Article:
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More Treat Williams Bios & Profiles


The most recent Treat Williams biography is published on the main page.

Biography #2 (for Miss Congeniality 2: Armed and Fabulous)

Treat Williams has enjoyed great success in feature films, starting with his breakthrough role in director Milos Forman's film version of Hair, which earned him a Golden Globe nomination in 1980. Only two years later, he was nominated for a second Golden Globe for his portrayal of Daniel Ciello in Sidney Lumet's Prince of the City.

Williams numerous film credits include Steven Spielberg's 1941; Smooth Talk, opposite Laura Dern; Dead Heat; Heart of Dixie; Things to Do in Denver When You're Dead; Lee Tamahori's Mulholland Falls; The Phantom; Devil's Own; The Deep End of the Ocean, opposite Michelle Pfeiffer; and Woody Allen's Hollywood Endings.

Most recently, Williams received critical acclaim for his starring role as Dr. Andy Brown in the series Everwood, which earned him back-to-back Screen Actors Guild Award nominations for Outstanding Performance in a Drama Series in 2003 and 2004. Among his other television credits, Williams' performance as Michael Ovitz in The Late Shift garnered him an Emmy Award nomination for Outstanding Supporting Actor in 1996.

Bio courtesy Warner Bros. for "Miss Congeniality 2: Armed and Fabulous" (11-Apr-2005)

Biography #3

Treat Williams began his professional acting career as the understudy for the Danny Zuko role in the Broadway production of Grease, a part which led Milos Forman to cast him in the landmark screen version of the Broadway musical Hair. He moved on to roles in Steven Spielberg's 1941 and the comedy Why Would I Lie? before delivering his unforgettable performance in Sidney Lumet's Prince of the City.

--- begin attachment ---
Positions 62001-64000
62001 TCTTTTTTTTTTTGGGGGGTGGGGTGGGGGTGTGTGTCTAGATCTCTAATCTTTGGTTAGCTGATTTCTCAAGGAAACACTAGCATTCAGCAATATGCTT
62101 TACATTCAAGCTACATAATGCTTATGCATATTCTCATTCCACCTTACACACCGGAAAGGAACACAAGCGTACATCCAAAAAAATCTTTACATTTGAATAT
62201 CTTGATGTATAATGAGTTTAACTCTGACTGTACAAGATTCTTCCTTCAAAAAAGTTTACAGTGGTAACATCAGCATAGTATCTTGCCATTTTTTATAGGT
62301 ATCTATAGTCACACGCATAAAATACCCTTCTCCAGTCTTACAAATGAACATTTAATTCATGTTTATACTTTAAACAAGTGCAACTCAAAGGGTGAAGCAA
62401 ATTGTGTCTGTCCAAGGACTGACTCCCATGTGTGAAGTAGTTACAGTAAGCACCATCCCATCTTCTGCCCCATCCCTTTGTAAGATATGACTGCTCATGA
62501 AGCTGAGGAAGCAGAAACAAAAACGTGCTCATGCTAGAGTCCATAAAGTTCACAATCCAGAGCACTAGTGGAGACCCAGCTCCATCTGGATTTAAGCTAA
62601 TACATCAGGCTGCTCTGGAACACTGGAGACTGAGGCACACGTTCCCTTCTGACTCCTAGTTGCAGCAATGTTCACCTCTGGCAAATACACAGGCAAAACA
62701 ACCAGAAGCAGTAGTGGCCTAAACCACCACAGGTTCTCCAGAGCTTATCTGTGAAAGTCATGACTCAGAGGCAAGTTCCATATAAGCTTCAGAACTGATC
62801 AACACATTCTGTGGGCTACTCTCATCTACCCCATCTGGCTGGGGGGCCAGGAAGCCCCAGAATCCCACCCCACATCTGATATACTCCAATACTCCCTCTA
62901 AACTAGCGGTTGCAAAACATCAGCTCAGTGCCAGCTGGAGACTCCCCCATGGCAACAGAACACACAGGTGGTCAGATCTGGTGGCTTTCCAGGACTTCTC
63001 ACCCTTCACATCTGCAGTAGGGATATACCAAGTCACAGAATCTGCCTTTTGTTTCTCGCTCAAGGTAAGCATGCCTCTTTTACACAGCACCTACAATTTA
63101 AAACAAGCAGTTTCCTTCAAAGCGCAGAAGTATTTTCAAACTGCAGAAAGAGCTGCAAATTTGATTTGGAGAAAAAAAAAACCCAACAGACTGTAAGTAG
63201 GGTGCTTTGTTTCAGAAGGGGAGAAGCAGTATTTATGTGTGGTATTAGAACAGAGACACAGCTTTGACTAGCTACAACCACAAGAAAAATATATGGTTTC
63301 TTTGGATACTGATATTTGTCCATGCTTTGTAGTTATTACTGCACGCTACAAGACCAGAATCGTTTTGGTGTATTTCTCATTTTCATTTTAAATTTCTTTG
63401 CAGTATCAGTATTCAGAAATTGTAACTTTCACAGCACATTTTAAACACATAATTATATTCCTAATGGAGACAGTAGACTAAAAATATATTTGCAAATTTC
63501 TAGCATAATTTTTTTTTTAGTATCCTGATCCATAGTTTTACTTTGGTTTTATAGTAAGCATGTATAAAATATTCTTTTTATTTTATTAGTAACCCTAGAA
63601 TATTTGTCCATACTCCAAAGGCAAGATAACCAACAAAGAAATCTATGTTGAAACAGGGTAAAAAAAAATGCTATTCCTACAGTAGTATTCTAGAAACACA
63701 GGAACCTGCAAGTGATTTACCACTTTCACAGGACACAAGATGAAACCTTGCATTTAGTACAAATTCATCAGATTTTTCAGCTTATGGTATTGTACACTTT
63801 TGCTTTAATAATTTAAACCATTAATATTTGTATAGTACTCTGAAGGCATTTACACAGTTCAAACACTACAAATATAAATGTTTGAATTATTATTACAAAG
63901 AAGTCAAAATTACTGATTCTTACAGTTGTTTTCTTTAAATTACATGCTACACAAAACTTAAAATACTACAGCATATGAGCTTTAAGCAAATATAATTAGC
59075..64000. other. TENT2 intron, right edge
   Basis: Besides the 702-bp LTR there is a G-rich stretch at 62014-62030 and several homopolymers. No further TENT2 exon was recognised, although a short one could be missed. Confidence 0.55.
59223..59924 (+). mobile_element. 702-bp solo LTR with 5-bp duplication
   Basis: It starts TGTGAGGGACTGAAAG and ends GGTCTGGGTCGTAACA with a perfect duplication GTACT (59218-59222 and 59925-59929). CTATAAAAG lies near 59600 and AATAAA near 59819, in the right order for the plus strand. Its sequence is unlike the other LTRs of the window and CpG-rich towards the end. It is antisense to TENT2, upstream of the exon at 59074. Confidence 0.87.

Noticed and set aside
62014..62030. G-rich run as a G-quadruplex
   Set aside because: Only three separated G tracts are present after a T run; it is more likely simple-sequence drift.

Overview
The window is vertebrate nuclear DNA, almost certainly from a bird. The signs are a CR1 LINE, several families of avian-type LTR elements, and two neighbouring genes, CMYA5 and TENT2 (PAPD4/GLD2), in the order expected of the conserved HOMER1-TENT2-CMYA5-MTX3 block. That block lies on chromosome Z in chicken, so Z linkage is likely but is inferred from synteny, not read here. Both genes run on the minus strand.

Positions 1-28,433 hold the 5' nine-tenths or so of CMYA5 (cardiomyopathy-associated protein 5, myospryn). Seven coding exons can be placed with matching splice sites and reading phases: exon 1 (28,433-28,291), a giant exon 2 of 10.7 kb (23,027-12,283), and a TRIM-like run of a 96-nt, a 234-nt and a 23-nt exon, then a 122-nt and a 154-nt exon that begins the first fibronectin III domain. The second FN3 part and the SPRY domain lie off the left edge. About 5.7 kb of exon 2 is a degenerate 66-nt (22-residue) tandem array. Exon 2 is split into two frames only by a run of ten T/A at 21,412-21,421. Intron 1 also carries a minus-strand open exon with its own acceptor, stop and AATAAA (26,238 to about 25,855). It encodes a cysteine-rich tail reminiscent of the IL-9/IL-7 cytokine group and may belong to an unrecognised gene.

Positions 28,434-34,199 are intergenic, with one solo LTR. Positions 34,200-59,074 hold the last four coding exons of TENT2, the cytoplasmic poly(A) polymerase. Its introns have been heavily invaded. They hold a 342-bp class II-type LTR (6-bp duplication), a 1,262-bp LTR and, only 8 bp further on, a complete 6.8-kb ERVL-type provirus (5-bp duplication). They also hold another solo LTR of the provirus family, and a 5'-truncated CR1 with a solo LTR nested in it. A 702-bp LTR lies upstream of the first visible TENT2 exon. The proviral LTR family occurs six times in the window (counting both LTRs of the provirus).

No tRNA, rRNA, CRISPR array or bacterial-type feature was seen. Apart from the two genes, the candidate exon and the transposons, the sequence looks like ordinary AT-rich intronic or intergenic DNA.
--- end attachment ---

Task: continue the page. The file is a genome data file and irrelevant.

One of the most versatile actors working today, Williams has recently received critical praise for his outstanding performances as a malevolent arms dealer in Alan Pakula's The Devil's Own and as the hilariously psychotic Critical Ben in Things to Do in Denver When You're Dead. In 1996, he earned an Emmy nomination for his performance as a high-powered mega-agent in HBO's The Late Shift and was seen in Mulholland Falls and The Phantom.

With a career spanning three decades, the Connecticut native has amassed an impressive list of credits for stage, screen and television. He gained attention for his indelible portrayal of the legendary boxing champion in Dempsey and as Stanley Kowalski in A Streetcar Named Desire opposite Ann-Margaret. Williams also starred in the CBS telefilm Bonds of Love (which he also produced), which won Best Film at The Banff Film Festival, TNT's Max & Helen, the NBC miniseries Drug Wars: The Camarena Story and Showtime's J. Edgar Hoover in the title role.

On Broadway, he has performed in productions of Grease, Over Here, Once in a Lifetime and The Pirates of Penzance. His off-Broadway credits include Some Men Need Help and David Mamet's Oleanna. Additional film credits include The Pursuit of D.B. Cooper, Flashpoint, Once Upon a Time in America, Smooth Talk, Handgun and Deep Rising.

Williams made his directorial debut with Texan, a 29-minute film written by David Mamet, which premiered at the Telluride Film Festival. The film also won Best Short Award at the Ft. Lauderdale Film Festival and the New Director's Award at the Aspen Short Film Festival. Williams is currently appearing at the Manhattan Theatre Club in a musical adaptation of Captains Courageous.

Bio courtesy Columbia Pictures (01-Jan-2000)